William Freund, an economist at Pace University in New York, sees as a result "a good deal of restoration of investor confidence."
Also, securities analysts are writing stock market reports that are widely seen as more honest, reflecting their real views rather than positions aimed at stirring up lucrative underwriting business for the investment banking side of their companies.
On July 29, the SEC approved new rules established by the New York Stock Exchange and the National Association of Securities Dealers requiring "a critical and necessary separation of research analyst compensation from investment banking" and "restoring confidence in the integrity of research," stated Donaldson.
Last April, the SEC, stock exchanges, and states led by New York Attorney General Eliot Spitzer reached a $1.4 billion global settlement of conflict-of-interest charges against 10 Wall Street firms regarding their research. Though Wall Street fears a flood of class-action suits on behalf of damaged investors, the total amount to be won likely will not stretch too far, experts say.
In July, 10.7 percent of analyst reports on stocks came with "sell" recommendations, notes Thomson First Call, a Boston research firm. That compares with 0.8 percent in July 2000.
The new, more conservative view of corporate books is also evident in the very shape of the accounting industry. Client defections and lawsuits cost Arthur Andersen, one of the top five accounting firms in the United States, its existence. The other four, as well as smaller firms, do not want to follow its path.
Investment banks, too, face Enron's ripples. Recently, the nation's two largest banks, J.P. Morgan Chase and Citigroup, agreed with the SEC and the Manhattan district attorney to pay almost $300 million in fines and penalties to settle accusations that they aided Enron in misrepresenting its true financial condition for years before the company failed.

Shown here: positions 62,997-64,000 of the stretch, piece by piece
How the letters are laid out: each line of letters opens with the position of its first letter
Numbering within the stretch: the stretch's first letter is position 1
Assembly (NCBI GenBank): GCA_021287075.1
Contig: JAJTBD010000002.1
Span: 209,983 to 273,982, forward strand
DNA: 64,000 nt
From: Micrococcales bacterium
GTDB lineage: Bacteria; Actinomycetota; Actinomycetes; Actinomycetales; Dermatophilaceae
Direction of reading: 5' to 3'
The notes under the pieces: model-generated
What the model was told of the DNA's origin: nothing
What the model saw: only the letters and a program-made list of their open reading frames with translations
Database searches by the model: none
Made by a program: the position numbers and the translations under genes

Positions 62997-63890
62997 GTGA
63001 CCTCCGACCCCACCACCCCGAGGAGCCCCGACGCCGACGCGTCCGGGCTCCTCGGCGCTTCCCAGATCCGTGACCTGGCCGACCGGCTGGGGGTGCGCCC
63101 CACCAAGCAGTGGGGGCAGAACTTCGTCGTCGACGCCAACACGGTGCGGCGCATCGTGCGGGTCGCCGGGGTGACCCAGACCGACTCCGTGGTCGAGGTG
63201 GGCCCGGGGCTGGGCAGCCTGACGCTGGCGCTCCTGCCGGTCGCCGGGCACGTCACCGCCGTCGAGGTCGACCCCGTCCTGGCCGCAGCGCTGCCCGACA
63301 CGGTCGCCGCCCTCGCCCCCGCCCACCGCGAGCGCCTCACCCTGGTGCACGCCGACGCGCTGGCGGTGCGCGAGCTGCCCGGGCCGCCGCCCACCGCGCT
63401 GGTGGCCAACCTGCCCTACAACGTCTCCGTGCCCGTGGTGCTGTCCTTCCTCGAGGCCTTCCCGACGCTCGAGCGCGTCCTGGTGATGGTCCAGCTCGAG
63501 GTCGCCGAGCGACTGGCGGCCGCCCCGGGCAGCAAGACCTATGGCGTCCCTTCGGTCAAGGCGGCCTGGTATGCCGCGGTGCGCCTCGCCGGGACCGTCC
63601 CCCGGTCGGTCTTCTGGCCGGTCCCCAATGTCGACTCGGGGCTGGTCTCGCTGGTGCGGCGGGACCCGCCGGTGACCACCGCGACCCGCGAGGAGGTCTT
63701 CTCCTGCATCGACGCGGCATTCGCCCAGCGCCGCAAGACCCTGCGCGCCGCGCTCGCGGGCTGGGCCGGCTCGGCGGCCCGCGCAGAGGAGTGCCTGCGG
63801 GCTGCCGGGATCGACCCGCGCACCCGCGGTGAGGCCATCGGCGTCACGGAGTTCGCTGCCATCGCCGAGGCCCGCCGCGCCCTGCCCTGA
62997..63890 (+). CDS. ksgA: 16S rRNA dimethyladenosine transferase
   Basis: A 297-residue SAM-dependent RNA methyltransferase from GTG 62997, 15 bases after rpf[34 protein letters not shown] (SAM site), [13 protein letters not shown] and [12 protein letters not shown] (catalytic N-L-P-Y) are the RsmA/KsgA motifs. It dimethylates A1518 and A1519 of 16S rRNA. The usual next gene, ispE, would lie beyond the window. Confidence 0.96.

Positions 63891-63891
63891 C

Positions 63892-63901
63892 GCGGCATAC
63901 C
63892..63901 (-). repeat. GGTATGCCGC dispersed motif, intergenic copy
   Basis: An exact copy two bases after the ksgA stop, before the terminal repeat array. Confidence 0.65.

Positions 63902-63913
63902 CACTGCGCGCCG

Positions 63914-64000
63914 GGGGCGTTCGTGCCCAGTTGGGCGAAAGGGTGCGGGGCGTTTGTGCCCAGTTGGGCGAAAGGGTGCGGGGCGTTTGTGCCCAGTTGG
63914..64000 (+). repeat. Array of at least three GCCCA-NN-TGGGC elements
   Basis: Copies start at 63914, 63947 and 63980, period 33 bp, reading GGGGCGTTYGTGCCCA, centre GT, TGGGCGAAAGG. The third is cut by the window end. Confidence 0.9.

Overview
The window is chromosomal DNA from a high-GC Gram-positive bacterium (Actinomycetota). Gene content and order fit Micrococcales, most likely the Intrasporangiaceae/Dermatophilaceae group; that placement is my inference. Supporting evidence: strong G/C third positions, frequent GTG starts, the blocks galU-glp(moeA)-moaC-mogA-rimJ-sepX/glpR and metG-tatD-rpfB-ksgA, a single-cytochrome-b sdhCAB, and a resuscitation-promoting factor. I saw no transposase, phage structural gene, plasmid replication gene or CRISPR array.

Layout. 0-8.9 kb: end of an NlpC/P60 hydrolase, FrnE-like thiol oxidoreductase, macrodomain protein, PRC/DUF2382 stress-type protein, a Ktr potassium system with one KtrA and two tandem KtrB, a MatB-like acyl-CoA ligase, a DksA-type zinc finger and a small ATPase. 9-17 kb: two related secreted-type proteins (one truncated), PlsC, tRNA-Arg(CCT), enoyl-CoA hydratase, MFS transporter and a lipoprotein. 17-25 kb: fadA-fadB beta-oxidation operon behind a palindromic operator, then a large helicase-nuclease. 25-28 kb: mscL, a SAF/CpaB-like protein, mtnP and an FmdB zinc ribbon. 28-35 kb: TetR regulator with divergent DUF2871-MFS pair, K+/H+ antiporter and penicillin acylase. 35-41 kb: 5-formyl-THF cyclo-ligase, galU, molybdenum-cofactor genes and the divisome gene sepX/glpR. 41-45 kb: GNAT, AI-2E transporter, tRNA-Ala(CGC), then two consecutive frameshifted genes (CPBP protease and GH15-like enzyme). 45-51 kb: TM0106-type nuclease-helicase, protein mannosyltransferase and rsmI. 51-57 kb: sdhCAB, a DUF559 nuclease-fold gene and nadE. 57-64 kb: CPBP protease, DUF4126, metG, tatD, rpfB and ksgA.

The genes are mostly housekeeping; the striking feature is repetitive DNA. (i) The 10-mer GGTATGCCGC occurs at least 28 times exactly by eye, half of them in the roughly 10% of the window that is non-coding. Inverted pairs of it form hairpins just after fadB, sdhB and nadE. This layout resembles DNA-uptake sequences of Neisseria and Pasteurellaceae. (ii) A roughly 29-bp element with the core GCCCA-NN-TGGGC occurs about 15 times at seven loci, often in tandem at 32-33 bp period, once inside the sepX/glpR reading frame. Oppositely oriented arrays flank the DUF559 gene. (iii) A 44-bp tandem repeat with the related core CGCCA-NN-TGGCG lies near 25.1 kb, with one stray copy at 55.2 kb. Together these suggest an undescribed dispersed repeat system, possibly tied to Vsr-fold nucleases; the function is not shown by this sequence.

The settlement suggests that corporate advisers will be held responsible for financial damage if a bank transaction with a firm, though legal, results in an outcome that deceives investors.
In addition, Sarbanes-Oxley called for the creation of a Public Company Accounting Oversight Board to take over the regulation of accounting firms from a self-regulatory body. It could take three to five years to fully reform accounting practices, says Lynn Turner, an expert at Colorado State University.
Corporate boards are becoming more independent of management. Four-fifths of some 150 large companies in a July Business Roundtable survey reported that at least 75 percent of of their directors are "independent" - outsiders rather than people who also hold top management posts. The complaint has been that directors are subservient to CEOs, who also generally sit on boards.
Paul Hodgson, an analyst at The Corporate Library in Portland, Maine, sees "a fair amount of turnover and turmoil" in corporate boards as they strive to meet tougher rules by stock exchanges regarding the independence of boards and their committees on audits and pay.
Some boards are complaining about the difficulty of finding suitable new directors because of the greater liability they face should they somehow overlook corporate malfeasance.
Courts, reflecting public opinion, have been tougher in dealing with corporate fraud and predatory management.
A shift in public opinion toward corporations has also made company executives dealing with charges of malfeasance likelier to consider a settlement rather than face a jury.